Tipp and Dublin Are Hooked Through Hurling

The current Tipperary and Dublin senior hurling panels share many interesting connections which go far beyond the field of play, writes Noel Dundon.

The current Tipperary and Dublin senior hurling panels share many interesting connections which go far beyond the field of play, writes Noel Dundon.

With the Capital being a natural destination for hordes of Premier people seeking employment through the decades, it was only natural that the game of hurling would be an attraction for Tipp folk in clubs such as Ballyboden St Enda’s, The Faughs, Kilmacud Crokes, Na Fianna, St Vincent’s and Lucan Sarsfields to name just a few.

The Tipperary Star has established at least eight direct links between the panels.

Of course Cashel man Ryan O’Dwyer is the obvious one with the attacker having featured in the blue and gold jersey for a number of seasons at underage and senior level.

He was given a real ‘welcome’ onto the field of play when came on as a sub in Croke Park against Tipp in the National Hurling League back in February, and remains friends with quite a few of the current Tipp squad.

It will be a strange sensation for the O’Dwyer family on Sunday with Ryan putting himself on the line for his adoptive county against his native one.

Declan O’Dwyer’s father, Francis, is from Clonoulty Rossmore and is a former committee member of the Tipperary Supporters Club, the fundraising and support group for Tipperary hurling founded by Michael “Babs” Keating in 1986.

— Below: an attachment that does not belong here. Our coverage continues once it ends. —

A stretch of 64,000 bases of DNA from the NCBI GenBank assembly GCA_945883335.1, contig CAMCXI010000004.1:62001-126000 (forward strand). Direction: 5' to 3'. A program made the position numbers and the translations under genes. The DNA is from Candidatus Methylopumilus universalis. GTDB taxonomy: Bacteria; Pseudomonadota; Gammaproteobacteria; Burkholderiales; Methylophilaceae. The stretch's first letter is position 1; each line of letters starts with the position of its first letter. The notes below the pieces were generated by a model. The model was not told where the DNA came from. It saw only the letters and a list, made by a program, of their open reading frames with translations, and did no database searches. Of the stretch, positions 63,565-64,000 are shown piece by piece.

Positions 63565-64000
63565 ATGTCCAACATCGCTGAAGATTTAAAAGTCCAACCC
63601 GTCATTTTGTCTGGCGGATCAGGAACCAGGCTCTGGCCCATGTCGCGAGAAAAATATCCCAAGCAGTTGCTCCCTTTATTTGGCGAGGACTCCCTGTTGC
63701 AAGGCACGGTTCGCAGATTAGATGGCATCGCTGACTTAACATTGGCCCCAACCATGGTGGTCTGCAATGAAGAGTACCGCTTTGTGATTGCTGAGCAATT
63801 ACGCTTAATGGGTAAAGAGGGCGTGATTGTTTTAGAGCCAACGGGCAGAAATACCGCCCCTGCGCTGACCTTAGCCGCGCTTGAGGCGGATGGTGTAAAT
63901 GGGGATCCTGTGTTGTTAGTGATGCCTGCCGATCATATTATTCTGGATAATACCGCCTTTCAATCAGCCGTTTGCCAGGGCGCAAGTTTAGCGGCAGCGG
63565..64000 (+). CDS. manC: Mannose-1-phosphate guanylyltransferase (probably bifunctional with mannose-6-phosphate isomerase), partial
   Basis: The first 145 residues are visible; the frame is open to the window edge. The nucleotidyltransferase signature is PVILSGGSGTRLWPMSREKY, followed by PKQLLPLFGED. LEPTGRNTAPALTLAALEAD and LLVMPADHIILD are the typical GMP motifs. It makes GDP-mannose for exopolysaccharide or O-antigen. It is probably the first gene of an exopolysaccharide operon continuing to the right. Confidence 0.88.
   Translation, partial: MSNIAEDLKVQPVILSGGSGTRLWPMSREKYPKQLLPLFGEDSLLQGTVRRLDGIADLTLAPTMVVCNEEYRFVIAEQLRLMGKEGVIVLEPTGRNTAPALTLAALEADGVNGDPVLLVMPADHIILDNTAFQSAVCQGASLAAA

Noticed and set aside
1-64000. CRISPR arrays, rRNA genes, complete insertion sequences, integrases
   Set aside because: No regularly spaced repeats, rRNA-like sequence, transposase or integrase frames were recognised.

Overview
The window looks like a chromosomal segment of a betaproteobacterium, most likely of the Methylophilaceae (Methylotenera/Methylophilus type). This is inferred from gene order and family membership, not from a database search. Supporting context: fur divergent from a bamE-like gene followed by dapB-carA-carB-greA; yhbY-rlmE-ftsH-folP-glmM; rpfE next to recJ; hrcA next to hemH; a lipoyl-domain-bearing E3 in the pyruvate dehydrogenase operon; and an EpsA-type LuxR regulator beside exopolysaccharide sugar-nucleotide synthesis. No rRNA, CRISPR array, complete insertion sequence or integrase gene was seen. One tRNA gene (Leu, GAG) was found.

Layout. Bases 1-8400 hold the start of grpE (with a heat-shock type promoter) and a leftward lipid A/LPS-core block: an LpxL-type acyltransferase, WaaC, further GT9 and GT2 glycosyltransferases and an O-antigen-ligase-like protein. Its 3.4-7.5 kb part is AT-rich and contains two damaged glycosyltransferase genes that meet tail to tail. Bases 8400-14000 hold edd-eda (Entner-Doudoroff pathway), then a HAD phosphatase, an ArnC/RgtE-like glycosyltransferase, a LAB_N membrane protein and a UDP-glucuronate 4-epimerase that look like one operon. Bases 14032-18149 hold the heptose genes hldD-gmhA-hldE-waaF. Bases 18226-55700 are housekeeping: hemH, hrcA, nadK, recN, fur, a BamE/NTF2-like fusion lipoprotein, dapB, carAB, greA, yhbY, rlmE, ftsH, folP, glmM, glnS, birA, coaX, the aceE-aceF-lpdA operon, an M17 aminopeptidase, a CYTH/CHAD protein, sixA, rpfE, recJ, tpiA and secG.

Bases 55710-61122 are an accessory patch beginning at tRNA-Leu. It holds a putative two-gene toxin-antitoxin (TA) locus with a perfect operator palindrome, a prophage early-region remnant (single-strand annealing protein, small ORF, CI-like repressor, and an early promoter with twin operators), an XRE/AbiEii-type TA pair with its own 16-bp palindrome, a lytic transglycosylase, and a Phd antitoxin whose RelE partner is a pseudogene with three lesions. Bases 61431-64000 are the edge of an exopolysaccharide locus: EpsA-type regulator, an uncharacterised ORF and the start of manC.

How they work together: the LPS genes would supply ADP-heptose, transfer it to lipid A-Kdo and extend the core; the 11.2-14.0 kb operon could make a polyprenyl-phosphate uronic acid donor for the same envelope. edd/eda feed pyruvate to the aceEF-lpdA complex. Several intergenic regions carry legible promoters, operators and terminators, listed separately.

Francis, of course would be very familiar with Tipp Boss Declan Ryan and with wing back John O’Keeffe.

Incidentally, Declan Ryans father Tom and John O’Keeffe’s mother Laoise, act as Chairman and Secretary of the Clonoulty Rossmore club.

Dublin dual star Shane Ryan is also half a Tipp man. His father Jack is from Moneygall, while his paternal grandfather was the late Seamus Ó Riain who served as President of the GAA.

Shane’s maternal grandfather was the late Sean Ó Siocháin who served as Director General of the GAA for many years while his uncle, Eugene Ryan, is currently Secretary of the North Tipperary GAA Board.

Dublin selector, Richard Stakelum will always be remembered for four simple, but hugely meaningful words, uttered through a blood stained visage in Killarney in 1987.

‘The Famine is Over’ the flame haired wing back stated as he accepted the Munster Final trophy to bridge a sixteen year gap.

A very proud Tipperary man, Richard will have mixed emotions on Sunday as he pits the downfall of his beloved blue and gold jersey.

Dublin defender Joey Boland - one of the mainstays of the side - knows all about North Tipperary hurling.

His mother hails from Lorrha while Shane Stapleton, who was on the Dublin U-21 team and is a member of the extended panel, has great Loughmore pedigree.

His Dad Richard won a Harty Cup medal with Templemore CBS and also county titles with his native Loughmore Castleiney.

Paul Ryan’s Dad John hails from Ballycahill and is remembered for his strong play and sterling displays in the Holycross Ballycahill half back line of yesteryear.

He won an U-21 All-Ireland with Tipp in 1979 befor emoving to work and live in Dublin.

Finally, Dublin corner back Oisin Gough, is grandson of the late Neddy Gough from Carrick on Suir - a man renowned for his craftsmanship and hurley making abilities.

Indeed, Neddy tended to Eoin Kelly’s weapons on many occasions as well as a host of other Tipperary stars from the South division including John Leahy, Liam Cahill, Paul Kelly and Brian O’Meara.

“He was some man to fix a hurley and you could spend hours talking to him about the game, when you’d visit his workshop,” Eoin Kelly said of him.

Depending on the Dublin line-up, Eoin could come into direct contact with Neddy’s grandson Oisin who will be hell belt on testing his own hurls off the Mullinahone maestro.